Home Improvement

How to Move Home With a Cat

Moving home is exciting. But whether you’re moving into rented accommodation, your first owned home or a help to buy property in London, it can be a stressful time.

In the days leading up to your final night, you carefully crated your records and wrapped up your wine glasses but remembered to leave out the important things that won’t be packed until the very last minute.

Things like the teabags, the kettle and the cat.

Oh yes, the cat.

If you think moving’s stressful for you, think about how stressful it is for our furry friends.

Some cats will take being put in a carrier and transported to a strange house in their stride. Others will take your face off at the first sign of the cat box.

Either way, being in a box and being let out in a strange place at the other end of a car or van journey can be unsettling for cats.

Here’s how to make the process less stressful for your cat and therefore, less stressful for you too.

Before moving

Plug-in a synthetic pheromone diffuser such as those from Pet Remedy or Feliway at least 24 hours before the move. These diffusers emit a synthetic pheromone that replicates the pheromones released from your cat and will help to keep them calm.

Also before moving day, put out the cat carrier your cat will be travelling in to get them used to it being around.

Moving into a new house is chaotic and in case your cat manages to escape while you’re carting boxes around, make sure the microchip details have been changed before you move. Ensure the microchip has your new address and you can check your other details such as mobile number are correct too. Also get a new ID tag for your cat’s collar if they wear one.

On moving day

If your cat likes to go out first thing, don’t let them. They may get confused and meow at you to let them out but you must resist all demands. Cats always know when something’s going on and even if they usually only go out for a few minutes before coming back in, you can guarantee they’ll decide to disappear for an entire morning on moving day if you let them out.

While you’re busy packing up the last of your bits and moving all the boxes into the van, put your cat in a room with their food bowl, water, litter tray and their favourite toys and shut the door. This will keep them safely tucked away from the disruption while being surrounded by their own things. Put a sign on the door so everyone involved in the move knows not to go in there and disturb the cat or let it out.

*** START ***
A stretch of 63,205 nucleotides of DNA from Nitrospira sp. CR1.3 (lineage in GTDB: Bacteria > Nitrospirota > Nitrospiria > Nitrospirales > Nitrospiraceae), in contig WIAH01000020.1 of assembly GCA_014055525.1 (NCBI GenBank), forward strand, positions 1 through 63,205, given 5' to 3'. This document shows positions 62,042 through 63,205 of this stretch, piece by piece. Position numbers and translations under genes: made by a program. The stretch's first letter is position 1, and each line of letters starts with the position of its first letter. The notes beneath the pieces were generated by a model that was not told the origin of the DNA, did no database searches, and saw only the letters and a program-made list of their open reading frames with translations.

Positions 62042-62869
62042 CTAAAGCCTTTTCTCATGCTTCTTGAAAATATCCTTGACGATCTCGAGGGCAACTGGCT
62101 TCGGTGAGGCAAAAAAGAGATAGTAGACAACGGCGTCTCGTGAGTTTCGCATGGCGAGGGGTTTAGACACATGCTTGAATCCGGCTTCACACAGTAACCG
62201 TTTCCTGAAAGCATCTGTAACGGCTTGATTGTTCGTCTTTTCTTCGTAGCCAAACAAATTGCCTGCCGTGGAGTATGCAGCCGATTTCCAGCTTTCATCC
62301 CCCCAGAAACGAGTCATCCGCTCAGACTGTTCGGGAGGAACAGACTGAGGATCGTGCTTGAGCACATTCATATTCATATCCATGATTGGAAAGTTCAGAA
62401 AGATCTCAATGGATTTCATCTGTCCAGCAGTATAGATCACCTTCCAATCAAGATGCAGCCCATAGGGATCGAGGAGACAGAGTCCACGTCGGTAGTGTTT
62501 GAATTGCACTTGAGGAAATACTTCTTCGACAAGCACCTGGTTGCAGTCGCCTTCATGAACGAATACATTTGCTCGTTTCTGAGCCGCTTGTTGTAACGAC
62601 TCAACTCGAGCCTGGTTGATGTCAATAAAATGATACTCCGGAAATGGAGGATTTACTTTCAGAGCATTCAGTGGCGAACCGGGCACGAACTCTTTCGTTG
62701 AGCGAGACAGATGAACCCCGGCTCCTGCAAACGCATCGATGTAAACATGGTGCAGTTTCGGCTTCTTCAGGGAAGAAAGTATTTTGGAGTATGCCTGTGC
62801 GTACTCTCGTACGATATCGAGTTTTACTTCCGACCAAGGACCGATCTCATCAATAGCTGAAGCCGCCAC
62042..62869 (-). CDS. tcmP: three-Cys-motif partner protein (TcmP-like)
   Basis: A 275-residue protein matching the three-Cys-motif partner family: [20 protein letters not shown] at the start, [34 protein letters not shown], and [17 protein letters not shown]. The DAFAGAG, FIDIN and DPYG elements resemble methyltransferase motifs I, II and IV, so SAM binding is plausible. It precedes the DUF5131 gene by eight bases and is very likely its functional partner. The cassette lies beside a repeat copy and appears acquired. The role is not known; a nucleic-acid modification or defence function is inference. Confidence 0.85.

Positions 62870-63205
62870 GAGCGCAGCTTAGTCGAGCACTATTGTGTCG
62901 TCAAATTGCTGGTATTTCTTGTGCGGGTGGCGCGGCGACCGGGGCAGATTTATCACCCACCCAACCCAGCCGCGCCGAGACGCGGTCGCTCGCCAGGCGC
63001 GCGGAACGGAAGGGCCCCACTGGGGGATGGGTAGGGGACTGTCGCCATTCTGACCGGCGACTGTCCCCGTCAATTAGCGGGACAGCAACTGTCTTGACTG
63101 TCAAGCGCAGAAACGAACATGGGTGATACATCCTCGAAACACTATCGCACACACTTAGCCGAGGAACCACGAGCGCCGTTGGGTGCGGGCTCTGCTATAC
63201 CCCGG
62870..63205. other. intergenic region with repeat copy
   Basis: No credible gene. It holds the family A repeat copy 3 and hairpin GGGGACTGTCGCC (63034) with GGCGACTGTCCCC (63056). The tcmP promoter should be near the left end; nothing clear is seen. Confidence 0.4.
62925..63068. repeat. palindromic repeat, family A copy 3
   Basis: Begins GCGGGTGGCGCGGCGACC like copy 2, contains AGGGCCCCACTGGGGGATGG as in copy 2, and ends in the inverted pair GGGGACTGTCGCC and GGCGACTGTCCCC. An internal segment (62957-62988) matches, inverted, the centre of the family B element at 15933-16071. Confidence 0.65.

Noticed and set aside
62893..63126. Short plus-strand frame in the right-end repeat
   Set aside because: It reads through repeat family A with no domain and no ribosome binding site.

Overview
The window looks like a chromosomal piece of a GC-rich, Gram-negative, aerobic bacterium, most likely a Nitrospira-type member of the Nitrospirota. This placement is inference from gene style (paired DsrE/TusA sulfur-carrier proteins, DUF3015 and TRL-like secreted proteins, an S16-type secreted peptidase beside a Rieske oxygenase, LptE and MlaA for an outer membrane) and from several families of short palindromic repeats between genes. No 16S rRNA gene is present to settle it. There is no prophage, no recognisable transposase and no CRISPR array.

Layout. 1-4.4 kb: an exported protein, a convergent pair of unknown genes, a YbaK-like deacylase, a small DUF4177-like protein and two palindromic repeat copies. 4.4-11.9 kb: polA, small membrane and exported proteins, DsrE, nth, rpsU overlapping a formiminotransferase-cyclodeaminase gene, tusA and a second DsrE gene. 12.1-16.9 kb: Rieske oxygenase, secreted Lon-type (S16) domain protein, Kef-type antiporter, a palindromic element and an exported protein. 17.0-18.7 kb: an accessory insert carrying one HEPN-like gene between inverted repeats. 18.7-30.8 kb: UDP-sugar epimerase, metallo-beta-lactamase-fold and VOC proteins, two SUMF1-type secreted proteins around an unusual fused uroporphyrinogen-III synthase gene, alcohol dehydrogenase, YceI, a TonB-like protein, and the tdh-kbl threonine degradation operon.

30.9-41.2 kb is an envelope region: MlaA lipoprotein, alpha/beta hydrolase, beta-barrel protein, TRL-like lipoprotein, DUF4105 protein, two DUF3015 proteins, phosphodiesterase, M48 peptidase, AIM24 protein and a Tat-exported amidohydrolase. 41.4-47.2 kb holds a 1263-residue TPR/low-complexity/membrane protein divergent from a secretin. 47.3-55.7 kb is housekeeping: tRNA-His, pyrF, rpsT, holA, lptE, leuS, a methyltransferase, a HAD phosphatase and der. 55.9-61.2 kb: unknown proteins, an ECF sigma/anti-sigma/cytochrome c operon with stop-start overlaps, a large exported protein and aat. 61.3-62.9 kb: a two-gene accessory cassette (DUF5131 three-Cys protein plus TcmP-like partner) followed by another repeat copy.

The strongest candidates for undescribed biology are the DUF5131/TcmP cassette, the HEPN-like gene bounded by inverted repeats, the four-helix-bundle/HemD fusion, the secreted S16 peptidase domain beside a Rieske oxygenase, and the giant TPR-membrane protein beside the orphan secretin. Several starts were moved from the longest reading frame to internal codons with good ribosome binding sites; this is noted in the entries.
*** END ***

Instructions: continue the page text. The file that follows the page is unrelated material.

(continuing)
When you get to your new home, unpack your cat’s belongings in a room with a door that shuts. Keep your cat in their carrier while you do this. Put their belongings and some items that smell of you – e.g. a cushion, blanket, clothing so there are some familiar smells when they’re let out. Let your cat out into this safe space and close the door while you bring the rest of the boxes in from the van.

Rub a soft cloth around your cat’s face then rub the cloth on cat-height furniture to help spread their scent around.

Don’t let your cat out to explore their new territory outside the house for at least three weeks. Before you do let them out, sprinkle some of their litter around the perimeter of the garden. This will alert the local cats that there’s a new cat in town and also make the new garden smell familiar to your cat and help it feel at home.

Cats are territorial animals and like a routine. They’re not fans of change and moving home can be unsettling and confusing for them. Hopefully the advice above will help the move go smoothly and your cat will feel at home in their new home in no time at all.